General statements about particular phenomena or objects in the Middle Ages are easy to make, especially when they concern salacious subjects and tease out modern fantasies about that past time. Since it might be rather sobering for the modern audience to discard these myths, critical approaches have a hard time to be listened to. Nevertheless, as our examination of the chastity belt in particular demonstrates, even though many writers colported, expanded, disseminated, and discussed the myth of the chastity belt as a fast of historical truth, and even though a number of museums and collections still claim to own authentic specimens, an objective interpretation of the relevant documents convincingly reveals the mythical nature of this curious object. When artists such as Conrad Kyser, Hans Vogtherr the Younger, Heinrich Aldegrever, and Peter Flotner included the chastity belt in their drawings or woodcuts, and when writers such as Sercambi utilized the motif of the chastity belt for satirical purposes, then they did not intend to demonstrate that the chastity belt actually existed and was in common use. They only revealed through their work that they were aware of and enjoyed toying with this element of male erotic fantasy.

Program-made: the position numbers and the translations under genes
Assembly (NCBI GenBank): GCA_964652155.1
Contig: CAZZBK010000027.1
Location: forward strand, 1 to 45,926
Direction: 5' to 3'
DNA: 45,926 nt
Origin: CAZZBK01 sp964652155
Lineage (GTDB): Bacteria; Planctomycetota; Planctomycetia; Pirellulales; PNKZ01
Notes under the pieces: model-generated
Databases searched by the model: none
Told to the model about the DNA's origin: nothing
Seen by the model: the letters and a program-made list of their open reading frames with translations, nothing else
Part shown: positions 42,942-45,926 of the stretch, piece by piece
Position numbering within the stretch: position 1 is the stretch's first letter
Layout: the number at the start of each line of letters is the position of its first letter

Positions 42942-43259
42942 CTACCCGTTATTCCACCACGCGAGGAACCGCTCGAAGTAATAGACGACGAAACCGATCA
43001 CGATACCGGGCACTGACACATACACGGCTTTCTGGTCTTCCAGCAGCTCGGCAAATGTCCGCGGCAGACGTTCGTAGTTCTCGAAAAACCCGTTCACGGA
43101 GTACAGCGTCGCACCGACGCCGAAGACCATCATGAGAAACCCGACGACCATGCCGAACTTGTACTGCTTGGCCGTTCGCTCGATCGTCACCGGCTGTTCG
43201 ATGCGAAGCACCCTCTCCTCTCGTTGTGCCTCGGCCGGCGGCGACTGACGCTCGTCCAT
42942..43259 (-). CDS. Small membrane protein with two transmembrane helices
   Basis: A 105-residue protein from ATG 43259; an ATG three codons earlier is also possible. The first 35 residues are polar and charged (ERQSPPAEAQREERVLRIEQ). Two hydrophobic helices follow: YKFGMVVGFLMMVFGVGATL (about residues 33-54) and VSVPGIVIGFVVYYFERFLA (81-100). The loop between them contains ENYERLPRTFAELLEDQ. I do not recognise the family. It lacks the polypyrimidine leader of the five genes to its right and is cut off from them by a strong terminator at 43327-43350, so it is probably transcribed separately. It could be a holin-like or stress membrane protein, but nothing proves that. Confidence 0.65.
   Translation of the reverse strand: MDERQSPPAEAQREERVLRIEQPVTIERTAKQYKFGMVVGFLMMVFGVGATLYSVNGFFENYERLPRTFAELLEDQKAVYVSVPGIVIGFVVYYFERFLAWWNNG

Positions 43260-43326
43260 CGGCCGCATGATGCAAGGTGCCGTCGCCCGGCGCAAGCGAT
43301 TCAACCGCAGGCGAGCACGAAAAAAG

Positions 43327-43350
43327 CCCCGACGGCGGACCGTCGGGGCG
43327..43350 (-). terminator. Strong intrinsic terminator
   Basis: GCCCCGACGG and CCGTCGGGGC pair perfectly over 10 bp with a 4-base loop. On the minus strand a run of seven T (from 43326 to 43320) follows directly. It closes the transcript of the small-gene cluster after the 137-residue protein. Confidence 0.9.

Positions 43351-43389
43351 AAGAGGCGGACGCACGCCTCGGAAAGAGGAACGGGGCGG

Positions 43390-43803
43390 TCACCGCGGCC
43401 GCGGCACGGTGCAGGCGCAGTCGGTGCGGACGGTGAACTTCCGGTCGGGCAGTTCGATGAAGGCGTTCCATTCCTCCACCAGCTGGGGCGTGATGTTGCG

By the same token, if a modern artist or writer were to incorporate an entirely imaginative object or theme into his/her image or text, which subsequently would widely appeal to the public taste for fantasy, which as UFOs or crop circles, this would not suddenly translate into evidence that they actually exist. But myths are so profoundly appealing because they escape the critical examination and make blunt statements that are far removed from being rational, logical, and factual. Myths survive all rational analysis because the authorities supporting the myths are always far removed and mostly untraceable. The more various writers and even scholars since the eighteenth century discussed the medieval chastity belt, the more it seemed to gain in its authenticity status.

The myth of the chastity belt, however, can be unraveled, and it is high time we dismiss it entirely as one of those many icons popular opinion likes to associate with the Middle Ages and the Renaissance, especially because of numerous fakes in European museums and collections, fifteenth- and sixteenth-century caricature drawings, and several literary examples from the same period. Satire, on the one hand, and political propaganda on the other, not to forget the rich tradition of ironic treatments of the chastity belt in seventeenth- and eighteenth-century literature and the visual arts, powerfully merged to provide the foundation for a myth that continues to exert its influence on modern fantasy about the Middle Ages, especially disseminated via the world wide web and its endless possibilities for everyone to publish practically anything.

Albrecht Classen, The Medieval Chastity Belt: A Myth-Making Process (2007)


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